The spiritual birthplace of rosé is southern France, especially Provence and the neighboring Languedoc region, which is to the west of the Rhône River, in the direction of Spain. One bottle that we’ve been seeing pop up a lot on wine lists and in shops is Fleurs de Prairie, which is French for “wildflowers.” Delicate pink in color, it is made with a majority of Grenache and Syrah balanced with smaller amounts of Carignan, Cinsault, and Mourvedre. It offers flavors of cherry and citrus with a touch of Mediterranean herb notes with good mouthfeel and bold acidity, making it perfect alongside grilled chicken or pork. From a little bit farther north in France, we also like Château Bonnet Rosé, whose blend of Cabernet Sauvignon and Merlot with a small amount of Sémillon (a white grape) reveals its origins in Bordeaux. Smooth in the mouth with flavors of strawberry and peach with bright acidity and a long finish, it goes well with pizza, burgers, and ribs.
Château Bonnet Rosé from Bordeaux.

If you are shopping for a crowd and don’t want to break the bank, Yellow Tail Rosé from South Eastern Australia is a good choice. Deeper in color than some of the others we sampled, it has flavors of honeydew melon, raspberry, and cherry. Try it alongside BLT’s, plank grilled salmon, or veggie burgers.

Fans of Prosecco and Rosé can rejoice; thanks to recent regulations released by the Prosecco DOC consorzio, producers in the region can now make Rosé Prosecco. Rules stipulate that it be made using 85% Glera, the traditional grape used to make Prosecco, blended with Pinot Noir, which yields a soft pink color. California-based Josh Cellars partnered with Italy’s Pozzi family to create Josh Prosecco Rosé, whose zesty acidity and flavors of black cherry and Valencia orange are natural alongside charcuterie platters or brunch dishes such as quiche or eggs Benedict.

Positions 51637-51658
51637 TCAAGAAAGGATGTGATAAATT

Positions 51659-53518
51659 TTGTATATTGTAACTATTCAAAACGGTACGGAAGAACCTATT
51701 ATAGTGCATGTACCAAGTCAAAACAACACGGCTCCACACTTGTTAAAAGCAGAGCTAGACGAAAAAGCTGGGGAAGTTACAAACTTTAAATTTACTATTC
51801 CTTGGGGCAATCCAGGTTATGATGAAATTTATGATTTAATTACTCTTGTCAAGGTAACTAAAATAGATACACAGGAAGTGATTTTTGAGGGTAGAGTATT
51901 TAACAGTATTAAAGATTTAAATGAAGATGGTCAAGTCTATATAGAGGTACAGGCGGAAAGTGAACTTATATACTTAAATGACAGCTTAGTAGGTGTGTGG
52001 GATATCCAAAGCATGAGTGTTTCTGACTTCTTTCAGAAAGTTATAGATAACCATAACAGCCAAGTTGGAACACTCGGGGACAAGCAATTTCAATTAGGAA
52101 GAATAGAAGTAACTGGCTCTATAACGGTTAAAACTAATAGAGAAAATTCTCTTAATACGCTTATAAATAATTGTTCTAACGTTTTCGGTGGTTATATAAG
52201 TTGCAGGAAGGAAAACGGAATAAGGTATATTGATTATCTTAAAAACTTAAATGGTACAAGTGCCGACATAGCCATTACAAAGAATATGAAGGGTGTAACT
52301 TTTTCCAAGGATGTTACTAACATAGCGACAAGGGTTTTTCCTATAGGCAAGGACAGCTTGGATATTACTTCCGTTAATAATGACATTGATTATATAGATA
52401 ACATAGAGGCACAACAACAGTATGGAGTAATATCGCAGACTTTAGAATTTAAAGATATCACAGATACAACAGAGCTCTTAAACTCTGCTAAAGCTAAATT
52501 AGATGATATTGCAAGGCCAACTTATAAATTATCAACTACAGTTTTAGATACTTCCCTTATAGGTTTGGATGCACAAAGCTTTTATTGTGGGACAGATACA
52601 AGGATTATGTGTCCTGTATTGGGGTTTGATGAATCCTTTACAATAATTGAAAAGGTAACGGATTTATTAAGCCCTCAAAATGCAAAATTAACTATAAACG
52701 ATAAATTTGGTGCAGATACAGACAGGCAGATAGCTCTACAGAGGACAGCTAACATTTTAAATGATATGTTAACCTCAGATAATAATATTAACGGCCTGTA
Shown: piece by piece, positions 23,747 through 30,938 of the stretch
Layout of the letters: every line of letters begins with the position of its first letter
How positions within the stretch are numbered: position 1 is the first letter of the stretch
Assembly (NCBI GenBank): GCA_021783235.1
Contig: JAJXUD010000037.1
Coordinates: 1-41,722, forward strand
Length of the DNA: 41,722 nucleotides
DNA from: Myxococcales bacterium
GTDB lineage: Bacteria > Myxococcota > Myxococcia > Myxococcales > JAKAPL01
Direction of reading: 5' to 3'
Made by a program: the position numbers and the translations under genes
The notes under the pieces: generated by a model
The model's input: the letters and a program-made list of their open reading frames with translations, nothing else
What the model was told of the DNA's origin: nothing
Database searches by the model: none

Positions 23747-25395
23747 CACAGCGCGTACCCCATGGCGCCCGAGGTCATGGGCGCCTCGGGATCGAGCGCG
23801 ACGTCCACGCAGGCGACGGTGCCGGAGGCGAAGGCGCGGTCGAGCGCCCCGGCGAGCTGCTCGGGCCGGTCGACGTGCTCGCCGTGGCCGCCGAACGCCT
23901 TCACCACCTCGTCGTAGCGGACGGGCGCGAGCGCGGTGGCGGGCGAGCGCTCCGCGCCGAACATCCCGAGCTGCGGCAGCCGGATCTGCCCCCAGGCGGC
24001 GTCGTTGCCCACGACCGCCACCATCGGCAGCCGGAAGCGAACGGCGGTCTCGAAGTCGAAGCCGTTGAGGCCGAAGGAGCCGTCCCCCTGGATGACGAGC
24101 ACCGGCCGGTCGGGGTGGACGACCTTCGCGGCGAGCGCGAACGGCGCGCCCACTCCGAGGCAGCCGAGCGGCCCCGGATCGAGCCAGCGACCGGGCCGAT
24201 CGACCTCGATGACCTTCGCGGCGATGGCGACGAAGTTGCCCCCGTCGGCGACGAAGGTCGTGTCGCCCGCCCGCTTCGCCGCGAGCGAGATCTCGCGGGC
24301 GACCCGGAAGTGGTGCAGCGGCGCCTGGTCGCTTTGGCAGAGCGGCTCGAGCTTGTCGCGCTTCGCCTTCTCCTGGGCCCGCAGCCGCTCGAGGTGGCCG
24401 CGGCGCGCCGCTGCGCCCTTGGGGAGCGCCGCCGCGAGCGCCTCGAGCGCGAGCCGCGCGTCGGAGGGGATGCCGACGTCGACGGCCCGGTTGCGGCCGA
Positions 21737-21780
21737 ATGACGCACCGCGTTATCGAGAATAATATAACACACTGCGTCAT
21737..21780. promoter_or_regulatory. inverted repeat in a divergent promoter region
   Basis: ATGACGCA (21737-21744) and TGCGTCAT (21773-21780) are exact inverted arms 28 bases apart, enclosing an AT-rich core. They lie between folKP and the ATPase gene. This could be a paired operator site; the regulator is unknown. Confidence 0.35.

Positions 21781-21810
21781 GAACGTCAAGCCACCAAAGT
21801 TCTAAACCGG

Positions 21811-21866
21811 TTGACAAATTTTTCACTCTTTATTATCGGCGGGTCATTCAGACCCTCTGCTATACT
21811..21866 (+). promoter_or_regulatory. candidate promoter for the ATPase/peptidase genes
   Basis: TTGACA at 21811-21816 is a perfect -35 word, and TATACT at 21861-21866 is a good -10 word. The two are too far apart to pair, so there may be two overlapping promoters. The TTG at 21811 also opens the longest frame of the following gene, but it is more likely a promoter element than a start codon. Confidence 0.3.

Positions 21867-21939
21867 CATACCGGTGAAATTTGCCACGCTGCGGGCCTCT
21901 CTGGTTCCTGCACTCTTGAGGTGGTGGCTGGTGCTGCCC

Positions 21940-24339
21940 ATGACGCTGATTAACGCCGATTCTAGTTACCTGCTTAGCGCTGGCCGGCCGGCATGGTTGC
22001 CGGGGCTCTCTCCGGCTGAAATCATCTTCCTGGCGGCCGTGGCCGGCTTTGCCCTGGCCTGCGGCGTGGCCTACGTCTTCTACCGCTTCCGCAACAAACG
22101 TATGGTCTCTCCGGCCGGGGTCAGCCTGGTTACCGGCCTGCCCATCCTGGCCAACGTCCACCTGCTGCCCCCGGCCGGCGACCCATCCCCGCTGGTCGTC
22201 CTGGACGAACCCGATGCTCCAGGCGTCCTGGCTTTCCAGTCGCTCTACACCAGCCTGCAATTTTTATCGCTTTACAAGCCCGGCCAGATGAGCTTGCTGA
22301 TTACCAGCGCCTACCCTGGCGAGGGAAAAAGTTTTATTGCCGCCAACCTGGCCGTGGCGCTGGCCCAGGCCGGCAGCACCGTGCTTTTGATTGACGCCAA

Daniele Pozzi, the winemaker for Josh Cellars Prosecco Rosé, told us, “There are several specifications when producing Prosecco Rosé….With regards to fermentation, Italy’s DOC guidelines require that Prosecco Rosé be fermented for least 60 days in stainless steel tanks. Other sparkling rosé wines do not have this requirement, sometimes only needing to be fermented for as little as one week to ten days.”
Josh Prosecco Rosé pairs well with charcuterie.

Pozzi further elucidated, “Another difference relates to the sourcing of grapes and varieties used. To be labeled as Prosecco Rosé—like Champagne from France—grapes must come from a specific geographic area that has passed the Italian government’s quality requirements…The Italian government has even dictated requirements for the color of the Prosecco Rosé. [Other] sparkling rosé wines, however, have no such requirements and can be made with different grape selections from various regions.”

Despite a wide range of styles and flavors, it often seems that there is a one size fits all approach to pairing rosé with food, leaning towards seafood and lighter dishes. That said, Theo Rutherford believes in being adventurous in your pairing, advising, “Try different wines to find out what you like. Yes, rosé can pair well with a lot of fish dishes, fresh veggies, and maybe even a little fruit. However, it can also go well with red meat, pasta, spices, and other bold flavors. Don’t be afraid to try something unusual. If it doesn’t pair well, you’ll still have some lovely rosé to enjoy on its own.”